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Plant and Soil

, Volume 256, Issue 2, pp 455–462 | Cite as

Microtome sectioning causes artifacts in rhizobox experiments

  • Walter J. Fitz
  • Walter W. Wenzel
  • Gottfried Wieshammer
  • Blaž Istenič
Article

Abstract

Experimental data on rhizosphere characteristics at high spatial resolution are required to improve our knowledge on phytoavailability of nutrients and pollutants. In numerous studies, sectioning using refrigerated microtomes has been employed to obtain thin soil layers at defined distances from the root surface. In this study, we assessed the effect of thin slicing and freezing on soil chemical characteristics. Two experimental soils were frozen at −20 °C and sliced using a refrigerated microtome. In general, chemical changes relative to the non-sliced control were more pronounced as the trim thickness (thickness of a single slice) decreased. Maximum increases in pH and electrical conductivity (EC) for the smallest trim thickness used (20 μm) were 0.9 units and 50%, respectively. Extractable fractions of P (0.5 M NaHCO3) K, Mg, Mn, Na and Si (1 M NH4NO3) increased up to 40, 91, 19, 621, 50 and 100%, respectively. Based on these results, we suggest to use a trim thickness of ≥ 200 μm. Apart from slicing, freezing (a prerequisite for the microtome technique) was found to bias soil chemical parameters. To circumvent microtome-related artifacts we present a home-made slicing device as a cost-effective alternative, which allows sectioning of non-frozen rhizosphere soil employing one single slice.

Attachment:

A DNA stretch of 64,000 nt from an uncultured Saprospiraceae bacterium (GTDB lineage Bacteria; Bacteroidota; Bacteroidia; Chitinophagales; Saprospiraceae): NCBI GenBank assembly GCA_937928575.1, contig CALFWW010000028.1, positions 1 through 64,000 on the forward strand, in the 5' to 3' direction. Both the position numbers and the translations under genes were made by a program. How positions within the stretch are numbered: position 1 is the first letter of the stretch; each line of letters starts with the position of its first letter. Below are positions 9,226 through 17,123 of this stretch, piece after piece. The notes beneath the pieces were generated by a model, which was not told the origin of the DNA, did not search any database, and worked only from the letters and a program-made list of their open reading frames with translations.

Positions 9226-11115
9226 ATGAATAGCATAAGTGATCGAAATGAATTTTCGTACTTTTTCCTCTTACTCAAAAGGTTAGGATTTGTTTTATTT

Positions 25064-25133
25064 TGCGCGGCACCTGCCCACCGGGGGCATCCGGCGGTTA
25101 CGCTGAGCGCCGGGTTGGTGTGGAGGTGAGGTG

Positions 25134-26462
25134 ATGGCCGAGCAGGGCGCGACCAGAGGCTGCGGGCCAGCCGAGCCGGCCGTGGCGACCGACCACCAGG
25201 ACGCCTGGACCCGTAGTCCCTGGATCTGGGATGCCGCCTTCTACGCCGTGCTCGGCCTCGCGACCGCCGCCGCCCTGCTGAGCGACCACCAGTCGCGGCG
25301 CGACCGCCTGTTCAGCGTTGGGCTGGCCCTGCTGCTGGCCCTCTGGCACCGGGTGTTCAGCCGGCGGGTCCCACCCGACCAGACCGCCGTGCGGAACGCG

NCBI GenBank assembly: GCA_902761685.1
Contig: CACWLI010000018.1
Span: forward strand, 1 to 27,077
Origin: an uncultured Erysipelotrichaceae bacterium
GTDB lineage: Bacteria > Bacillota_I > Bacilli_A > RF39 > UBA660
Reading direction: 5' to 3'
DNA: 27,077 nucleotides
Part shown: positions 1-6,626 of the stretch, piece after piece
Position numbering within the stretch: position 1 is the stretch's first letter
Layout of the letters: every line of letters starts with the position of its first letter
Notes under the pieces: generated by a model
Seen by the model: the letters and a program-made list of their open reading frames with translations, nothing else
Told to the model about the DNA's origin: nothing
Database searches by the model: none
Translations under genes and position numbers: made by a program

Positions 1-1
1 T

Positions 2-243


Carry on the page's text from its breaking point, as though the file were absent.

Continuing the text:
artifacts freezing microtome rhizosphere slicing 

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Copyright information

© Kluwer Academic Publishers 2003

Authors and Affiliations

  • Walter J. Fitz
    • 1
  • Walter W. Wenzel
    • 1
  • Gottfried Wieshammer
    • 2
  • Blaž Istenič
    • 3
  1. 1.University of Natural Resources and Applied Life Sciences, Vienna – BOKU, Institute of Soil ScienceViennaAustria
  2. 2.Technisches Büro für BodenkulturViennaAustria
  3. 3.Biotechnical faculty, Agronomy Department, Center for Soil and Environmental scienceUniversity of LjubljanaLjubljanaSlovenia

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